In mid-December 2015, as predicted, the Federal Reserve raised its key interest rate by 25 basis points and mortgage loan interest rates are expected to rise slowly throughout 2016.
There is no question that first-time buyers will be the group most affected by increased mortgage interest rates. Here are insights you can use if you’re a first-time homebuyer in Minnesota or western Wisconsin.
How affordability works
As interest rates increase, the buying power of a borrower is lessened. Let’s say a homebuyer has $1,200 to spend on their monthly mortgage payment. If rates are 4 percent and the borrower secures a 30-year fixed conforming loan, their loan could total around $250,000. The monthly mortgage payment in these conditions would be $1,194.
Now let’s say rates rise 1 percentage point to 5 percent. With all the mortgage terms remaining equal, the borrower would pay $1,208 monthly for a loan totaling $225,000. That’s a difference of $25,000, or 10 percent, in buying power.
This matches the sentiments of lending experts who agree that if current rates increased 1 percentage point, buyers would lose 10 percent of their purchasing power.
Why first-time buyers will be affected most
Many first-time buyers do not have a large down payment, and government and private lenders have changed their standards in order to accommodate these high earners with minimal savings. FHA loans can now be secured for as little as 3.5 percent down, while conventional (private) loans have a minimum of 3 percent down.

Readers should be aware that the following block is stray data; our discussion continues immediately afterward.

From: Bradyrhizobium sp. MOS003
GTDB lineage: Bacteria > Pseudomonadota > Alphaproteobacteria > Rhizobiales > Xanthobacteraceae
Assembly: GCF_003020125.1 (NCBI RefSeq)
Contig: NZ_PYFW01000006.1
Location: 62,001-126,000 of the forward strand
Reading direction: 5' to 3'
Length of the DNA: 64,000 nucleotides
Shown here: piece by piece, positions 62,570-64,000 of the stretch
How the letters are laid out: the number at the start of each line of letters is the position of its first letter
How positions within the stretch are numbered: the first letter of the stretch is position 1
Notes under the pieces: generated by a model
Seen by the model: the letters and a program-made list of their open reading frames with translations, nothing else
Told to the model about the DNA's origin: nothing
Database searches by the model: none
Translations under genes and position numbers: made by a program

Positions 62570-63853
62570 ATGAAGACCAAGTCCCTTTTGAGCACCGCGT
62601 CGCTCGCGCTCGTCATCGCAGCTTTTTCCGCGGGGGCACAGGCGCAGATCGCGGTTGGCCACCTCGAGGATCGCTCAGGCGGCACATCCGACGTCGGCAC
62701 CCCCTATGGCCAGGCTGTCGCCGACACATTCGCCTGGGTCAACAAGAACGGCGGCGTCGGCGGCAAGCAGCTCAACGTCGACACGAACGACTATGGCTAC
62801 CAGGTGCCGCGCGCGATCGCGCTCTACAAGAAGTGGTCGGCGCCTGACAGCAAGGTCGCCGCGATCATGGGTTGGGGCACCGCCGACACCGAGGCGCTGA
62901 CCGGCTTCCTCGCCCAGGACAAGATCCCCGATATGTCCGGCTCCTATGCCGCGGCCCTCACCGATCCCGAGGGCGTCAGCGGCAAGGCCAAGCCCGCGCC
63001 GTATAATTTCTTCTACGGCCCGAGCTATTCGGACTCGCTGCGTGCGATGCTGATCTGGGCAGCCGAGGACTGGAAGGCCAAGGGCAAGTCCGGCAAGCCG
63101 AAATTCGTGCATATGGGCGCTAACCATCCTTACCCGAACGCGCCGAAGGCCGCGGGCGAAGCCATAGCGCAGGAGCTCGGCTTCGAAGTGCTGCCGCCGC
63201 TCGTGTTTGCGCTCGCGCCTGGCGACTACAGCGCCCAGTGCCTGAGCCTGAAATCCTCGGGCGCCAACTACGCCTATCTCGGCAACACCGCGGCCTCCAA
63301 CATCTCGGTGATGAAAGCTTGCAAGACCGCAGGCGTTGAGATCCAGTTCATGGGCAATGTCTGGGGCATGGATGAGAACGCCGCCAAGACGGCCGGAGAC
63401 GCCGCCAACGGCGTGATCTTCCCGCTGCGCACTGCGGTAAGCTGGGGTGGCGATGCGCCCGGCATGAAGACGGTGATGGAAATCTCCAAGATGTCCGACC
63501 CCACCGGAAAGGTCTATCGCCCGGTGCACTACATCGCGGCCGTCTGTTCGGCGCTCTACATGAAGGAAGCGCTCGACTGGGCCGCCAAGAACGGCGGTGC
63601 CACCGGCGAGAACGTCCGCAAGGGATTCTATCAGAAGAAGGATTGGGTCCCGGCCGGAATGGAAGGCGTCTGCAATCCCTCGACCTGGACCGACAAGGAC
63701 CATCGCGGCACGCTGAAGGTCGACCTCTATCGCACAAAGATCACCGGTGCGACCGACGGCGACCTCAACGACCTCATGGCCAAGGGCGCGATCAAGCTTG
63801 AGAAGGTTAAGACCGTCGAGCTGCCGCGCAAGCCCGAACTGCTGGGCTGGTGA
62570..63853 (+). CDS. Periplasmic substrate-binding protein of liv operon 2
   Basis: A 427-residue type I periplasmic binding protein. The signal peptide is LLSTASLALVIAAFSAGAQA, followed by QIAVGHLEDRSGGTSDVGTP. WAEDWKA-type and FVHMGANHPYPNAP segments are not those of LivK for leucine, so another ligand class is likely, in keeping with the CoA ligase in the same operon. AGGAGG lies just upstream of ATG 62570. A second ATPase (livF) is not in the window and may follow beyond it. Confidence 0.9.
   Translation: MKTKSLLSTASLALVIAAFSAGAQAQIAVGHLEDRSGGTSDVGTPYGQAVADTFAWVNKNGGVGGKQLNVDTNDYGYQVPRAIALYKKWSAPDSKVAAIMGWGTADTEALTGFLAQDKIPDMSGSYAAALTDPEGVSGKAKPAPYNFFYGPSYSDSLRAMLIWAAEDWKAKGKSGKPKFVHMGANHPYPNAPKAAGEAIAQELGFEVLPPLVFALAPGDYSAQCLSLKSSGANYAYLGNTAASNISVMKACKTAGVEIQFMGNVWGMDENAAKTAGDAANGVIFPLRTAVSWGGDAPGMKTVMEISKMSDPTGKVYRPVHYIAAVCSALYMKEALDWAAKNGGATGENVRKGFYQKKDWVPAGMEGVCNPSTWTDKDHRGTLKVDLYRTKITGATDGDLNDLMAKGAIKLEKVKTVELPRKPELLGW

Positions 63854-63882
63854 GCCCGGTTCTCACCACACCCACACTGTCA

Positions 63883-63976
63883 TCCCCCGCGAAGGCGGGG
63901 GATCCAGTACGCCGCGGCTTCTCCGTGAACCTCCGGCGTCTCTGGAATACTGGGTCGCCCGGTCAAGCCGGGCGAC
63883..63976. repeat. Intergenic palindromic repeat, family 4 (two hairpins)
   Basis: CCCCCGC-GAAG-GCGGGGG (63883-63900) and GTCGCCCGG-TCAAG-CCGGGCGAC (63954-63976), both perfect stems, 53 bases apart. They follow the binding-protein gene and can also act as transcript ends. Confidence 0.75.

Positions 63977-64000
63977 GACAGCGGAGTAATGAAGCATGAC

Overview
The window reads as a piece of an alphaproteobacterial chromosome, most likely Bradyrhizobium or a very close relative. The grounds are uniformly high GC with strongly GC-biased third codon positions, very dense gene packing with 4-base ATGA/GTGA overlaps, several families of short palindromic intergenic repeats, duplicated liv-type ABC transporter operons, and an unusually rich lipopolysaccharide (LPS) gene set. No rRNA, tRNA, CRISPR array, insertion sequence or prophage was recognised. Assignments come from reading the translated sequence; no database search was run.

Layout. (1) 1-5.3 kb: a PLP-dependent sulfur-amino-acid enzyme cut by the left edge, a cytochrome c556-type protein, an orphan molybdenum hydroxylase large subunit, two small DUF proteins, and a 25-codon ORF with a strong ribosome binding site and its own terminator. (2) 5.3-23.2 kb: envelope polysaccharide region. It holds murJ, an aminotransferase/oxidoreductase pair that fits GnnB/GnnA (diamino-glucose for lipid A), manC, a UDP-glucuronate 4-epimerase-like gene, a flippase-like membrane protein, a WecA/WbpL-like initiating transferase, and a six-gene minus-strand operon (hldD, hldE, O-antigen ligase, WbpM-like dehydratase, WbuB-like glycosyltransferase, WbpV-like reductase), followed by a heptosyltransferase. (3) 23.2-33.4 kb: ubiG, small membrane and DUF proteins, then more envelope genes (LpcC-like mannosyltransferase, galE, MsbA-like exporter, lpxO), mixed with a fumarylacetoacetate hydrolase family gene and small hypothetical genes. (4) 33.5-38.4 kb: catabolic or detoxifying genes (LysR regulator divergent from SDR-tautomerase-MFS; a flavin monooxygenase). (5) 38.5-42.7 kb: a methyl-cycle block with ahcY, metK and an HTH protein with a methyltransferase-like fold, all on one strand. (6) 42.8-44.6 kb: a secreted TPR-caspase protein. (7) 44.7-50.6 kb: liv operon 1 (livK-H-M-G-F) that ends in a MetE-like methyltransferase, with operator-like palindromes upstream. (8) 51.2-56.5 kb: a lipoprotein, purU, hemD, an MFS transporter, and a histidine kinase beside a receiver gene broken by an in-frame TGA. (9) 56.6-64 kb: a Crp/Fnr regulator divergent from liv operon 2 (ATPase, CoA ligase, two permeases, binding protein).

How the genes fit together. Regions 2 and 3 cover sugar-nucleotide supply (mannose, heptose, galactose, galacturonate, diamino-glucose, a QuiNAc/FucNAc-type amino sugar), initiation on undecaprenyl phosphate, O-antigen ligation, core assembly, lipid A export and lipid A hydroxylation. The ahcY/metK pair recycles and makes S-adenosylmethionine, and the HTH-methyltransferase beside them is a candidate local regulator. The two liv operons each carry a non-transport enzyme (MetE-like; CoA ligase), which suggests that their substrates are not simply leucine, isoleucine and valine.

While these new minimums have prompted many first-time buyers to enter the market, it also means these buyers are relying heavily on financing. In fact, first-time buyers financed nearly 94 percent of their home purchase in 2015 – meaning that on average, these buyers had saved an average of 6 percent for their down payment.
If rates were to rise 1 percentage point, most first-time buyers would not be able to increase their down payment to make up the 10 percent difference in affordability. If rates increase, their only choice will be to lower their home buying budget.
The silver lining
It’s easy to be frustrated by the predictions of rising rates, but the reality is that our local market is still a great place to buy. Keep in mind that:
- Buyers are still in control of their purchasing power. Here are a few ways to ensure you get the best rate as a first-time buyer.
- Once you put your mind to it, saving a down payment can be achieved relatively quickly by many. According to the NAR, 63 percent of first-time buyers say it took them less than 18 months to save a down payment.
- While personal savings is still the most common way to finance a down payment, many first-time homebuyers are taking advantage of gift funds from friends or relatives.
- First-time buyers can also apply for down payment assistance on many homes in our area, which can offset the stress of a rate increase.
- Even if mortgage interest rates increase to 5 percent, that is still very low compared to historic highs of 16.63 percent in 1981.
Getting ready to buy
Prepping to buy your first home is an exciting time and getting pre-approved is the best step you can take to start the process. A pre-approval will tell you the loan amount you will qualify for, allowing you to set a responsible budget (and expectations) as you begin looking at properties online and in person.
Don’t forget to look at #BuyerInsights on Twitter, Facebook, Instagram and YouTube for more insights you can use to navigate the first-time home buying process.